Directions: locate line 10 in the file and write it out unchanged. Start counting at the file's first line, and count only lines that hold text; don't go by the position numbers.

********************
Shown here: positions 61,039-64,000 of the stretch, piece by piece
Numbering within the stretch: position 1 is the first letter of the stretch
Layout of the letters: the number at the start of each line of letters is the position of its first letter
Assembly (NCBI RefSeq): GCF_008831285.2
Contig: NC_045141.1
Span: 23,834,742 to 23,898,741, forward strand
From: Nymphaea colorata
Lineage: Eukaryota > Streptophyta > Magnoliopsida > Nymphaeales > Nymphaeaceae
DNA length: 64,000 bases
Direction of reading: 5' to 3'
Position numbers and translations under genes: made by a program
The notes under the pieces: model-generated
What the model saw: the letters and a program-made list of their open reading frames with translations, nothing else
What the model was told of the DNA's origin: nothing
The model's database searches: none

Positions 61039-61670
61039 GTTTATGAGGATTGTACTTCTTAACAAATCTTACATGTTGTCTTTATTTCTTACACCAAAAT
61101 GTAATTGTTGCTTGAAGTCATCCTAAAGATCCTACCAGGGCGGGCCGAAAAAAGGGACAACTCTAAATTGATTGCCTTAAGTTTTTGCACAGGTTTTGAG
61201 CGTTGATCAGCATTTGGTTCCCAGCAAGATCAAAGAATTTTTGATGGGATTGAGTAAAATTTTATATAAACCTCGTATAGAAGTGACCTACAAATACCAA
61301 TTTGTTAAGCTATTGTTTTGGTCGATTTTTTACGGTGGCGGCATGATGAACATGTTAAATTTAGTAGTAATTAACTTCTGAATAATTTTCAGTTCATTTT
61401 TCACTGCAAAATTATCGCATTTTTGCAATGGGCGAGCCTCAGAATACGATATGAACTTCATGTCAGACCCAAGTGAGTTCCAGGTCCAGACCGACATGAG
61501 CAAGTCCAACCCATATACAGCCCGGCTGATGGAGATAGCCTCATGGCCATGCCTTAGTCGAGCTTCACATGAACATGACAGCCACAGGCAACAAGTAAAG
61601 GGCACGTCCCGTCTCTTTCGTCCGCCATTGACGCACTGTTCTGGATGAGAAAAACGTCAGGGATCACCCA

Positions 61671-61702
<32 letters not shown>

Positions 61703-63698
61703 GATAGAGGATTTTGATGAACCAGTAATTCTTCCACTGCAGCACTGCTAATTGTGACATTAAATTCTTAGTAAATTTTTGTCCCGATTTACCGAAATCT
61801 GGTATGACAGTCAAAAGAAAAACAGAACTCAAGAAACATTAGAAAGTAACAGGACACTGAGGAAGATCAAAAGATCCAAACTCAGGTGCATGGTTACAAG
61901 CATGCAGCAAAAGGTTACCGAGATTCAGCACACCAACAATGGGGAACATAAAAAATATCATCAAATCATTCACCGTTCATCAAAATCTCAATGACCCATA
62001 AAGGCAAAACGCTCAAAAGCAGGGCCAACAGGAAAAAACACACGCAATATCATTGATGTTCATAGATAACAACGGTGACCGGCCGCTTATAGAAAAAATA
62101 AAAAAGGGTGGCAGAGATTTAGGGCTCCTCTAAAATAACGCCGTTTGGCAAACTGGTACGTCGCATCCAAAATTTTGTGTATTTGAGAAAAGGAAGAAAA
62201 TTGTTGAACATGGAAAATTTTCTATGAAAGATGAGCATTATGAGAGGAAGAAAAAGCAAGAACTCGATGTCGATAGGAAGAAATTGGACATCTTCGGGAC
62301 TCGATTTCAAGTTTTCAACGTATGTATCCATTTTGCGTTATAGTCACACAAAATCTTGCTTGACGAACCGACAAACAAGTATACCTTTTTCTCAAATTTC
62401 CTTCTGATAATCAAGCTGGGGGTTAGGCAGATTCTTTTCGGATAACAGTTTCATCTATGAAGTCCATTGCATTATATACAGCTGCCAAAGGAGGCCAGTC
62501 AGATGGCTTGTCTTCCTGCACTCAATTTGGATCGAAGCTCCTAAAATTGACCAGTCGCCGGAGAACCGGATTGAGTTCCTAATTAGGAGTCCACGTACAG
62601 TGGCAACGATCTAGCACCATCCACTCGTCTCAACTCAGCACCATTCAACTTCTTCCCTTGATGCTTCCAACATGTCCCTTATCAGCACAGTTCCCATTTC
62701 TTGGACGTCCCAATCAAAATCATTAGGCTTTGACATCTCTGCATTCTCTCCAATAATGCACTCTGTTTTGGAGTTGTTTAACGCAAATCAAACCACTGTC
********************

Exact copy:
Direction of reading: 5' to 3'